Home > Calcutta, Education, Science and Technology > Ramakrishnan on Indian science

Ramakrishnan on Indian science

The nanopolitan posts some excerpts from reports on Dr. Venkatraman Ramakrishnan’s trip to India, his first after winning a Nobel Prize.

I like the way he answers questions — about whether he felt responsible to India and would return to help Indian research, he said essentially that the Indian public (including the Press and the Government) did not care about his views on this before he got the Nobel Prize, so he did not feel bound to take any sort of responsibility to help Indian science. Quite excellently put, I thought. The government (and the public) should look for opinions and suggestions from the indigenous scientists, and more importantly, consider those opinions seriously, especially those critical of the establishment.

Another thing Dr. Ramakrishnan said was that his experience as a teacher was limited to two years at Utah, and he did not teach any more. This is worrying by implication — the top brass at most research institutes have been undermining the teaching programs there, both by not rewarding those who teach and by rewarding those who refuse to take part in teaching activities. These comments would only strengthen their position, even though such a position is quite indefensible in a country like India where the teaching programs at most universities are in a state of deep decay.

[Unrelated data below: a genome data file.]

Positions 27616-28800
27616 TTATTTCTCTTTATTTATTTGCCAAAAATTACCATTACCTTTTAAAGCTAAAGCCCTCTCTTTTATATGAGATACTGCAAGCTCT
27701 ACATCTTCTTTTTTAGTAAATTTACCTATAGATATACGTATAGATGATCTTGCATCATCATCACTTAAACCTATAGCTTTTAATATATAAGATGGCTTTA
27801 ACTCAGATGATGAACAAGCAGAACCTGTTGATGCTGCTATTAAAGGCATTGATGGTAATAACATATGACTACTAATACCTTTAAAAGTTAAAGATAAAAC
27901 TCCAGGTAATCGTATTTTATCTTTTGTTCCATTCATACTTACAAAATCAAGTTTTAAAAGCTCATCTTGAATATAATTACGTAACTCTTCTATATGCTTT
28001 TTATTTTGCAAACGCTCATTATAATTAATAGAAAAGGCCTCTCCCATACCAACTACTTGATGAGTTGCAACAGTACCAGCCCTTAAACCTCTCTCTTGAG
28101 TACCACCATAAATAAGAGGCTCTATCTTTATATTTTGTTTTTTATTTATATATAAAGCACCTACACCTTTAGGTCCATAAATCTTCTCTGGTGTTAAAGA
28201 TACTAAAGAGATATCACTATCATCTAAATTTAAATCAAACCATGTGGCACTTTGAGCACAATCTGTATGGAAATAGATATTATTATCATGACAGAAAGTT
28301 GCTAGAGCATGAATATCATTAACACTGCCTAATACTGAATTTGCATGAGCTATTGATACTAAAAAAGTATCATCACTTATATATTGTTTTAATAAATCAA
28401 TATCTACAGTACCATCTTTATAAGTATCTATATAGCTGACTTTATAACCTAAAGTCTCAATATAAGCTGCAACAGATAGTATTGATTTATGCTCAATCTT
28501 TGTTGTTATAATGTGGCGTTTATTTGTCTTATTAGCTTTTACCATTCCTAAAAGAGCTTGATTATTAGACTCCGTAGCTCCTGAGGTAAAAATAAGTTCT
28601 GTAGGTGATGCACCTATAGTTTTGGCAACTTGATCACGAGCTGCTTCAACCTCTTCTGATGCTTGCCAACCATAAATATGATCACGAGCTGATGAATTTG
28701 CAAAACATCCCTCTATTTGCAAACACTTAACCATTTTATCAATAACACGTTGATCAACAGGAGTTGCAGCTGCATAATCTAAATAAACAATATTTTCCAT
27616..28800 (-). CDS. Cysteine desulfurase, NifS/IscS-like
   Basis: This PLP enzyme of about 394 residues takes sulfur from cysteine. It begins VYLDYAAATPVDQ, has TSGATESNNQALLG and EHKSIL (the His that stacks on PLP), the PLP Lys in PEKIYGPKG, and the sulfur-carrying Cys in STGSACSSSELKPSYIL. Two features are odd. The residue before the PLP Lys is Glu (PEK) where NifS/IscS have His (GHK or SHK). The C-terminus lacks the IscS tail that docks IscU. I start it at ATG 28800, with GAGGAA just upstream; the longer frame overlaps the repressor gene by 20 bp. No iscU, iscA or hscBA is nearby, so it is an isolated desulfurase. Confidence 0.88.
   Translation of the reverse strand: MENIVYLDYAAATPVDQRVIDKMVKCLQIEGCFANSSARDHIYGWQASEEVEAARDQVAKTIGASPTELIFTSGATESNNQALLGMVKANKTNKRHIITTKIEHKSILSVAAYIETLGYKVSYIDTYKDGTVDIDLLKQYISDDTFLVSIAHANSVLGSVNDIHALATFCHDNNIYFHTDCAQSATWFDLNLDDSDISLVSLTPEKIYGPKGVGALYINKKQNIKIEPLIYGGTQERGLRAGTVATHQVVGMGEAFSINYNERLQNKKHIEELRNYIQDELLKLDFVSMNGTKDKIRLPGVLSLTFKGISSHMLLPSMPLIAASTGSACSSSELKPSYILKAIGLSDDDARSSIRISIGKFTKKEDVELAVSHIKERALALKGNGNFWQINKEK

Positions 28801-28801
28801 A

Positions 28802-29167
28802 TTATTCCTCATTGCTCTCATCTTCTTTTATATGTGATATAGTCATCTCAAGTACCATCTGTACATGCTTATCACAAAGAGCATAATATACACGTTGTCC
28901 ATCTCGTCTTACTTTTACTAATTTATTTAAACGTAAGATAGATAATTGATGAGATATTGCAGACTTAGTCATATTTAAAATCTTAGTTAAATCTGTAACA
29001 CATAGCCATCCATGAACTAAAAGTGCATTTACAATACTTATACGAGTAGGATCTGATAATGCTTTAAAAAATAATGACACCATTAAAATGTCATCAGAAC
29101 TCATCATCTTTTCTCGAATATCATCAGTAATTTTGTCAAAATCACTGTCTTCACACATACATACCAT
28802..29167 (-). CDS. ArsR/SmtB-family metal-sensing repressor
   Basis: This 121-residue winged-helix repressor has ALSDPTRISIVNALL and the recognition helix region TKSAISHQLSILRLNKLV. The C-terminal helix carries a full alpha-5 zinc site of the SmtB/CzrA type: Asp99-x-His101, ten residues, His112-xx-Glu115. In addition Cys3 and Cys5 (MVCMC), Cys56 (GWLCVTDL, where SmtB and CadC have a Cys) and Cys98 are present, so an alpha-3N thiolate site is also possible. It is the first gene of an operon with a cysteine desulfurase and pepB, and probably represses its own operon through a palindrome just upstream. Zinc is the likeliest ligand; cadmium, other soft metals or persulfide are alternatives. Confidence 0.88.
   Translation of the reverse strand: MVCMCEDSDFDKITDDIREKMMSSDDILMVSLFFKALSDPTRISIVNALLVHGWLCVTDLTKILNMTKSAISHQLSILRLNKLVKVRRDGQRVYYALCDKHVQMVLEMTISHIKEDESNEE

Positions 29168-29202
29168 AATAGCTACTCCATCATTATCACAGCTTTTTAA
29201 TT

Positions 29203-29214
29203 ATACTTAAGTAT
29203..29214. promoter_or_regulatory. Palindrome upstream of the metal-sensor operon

His views on `meritocracy’ are as expected, and despite his lack of exposure to the ground realities in India, he is not too far from the truth when he mentions that a lot of nepotism is at work here. Had he spent some time at one of our research institutes, he might have found a few more of the obvious problems.

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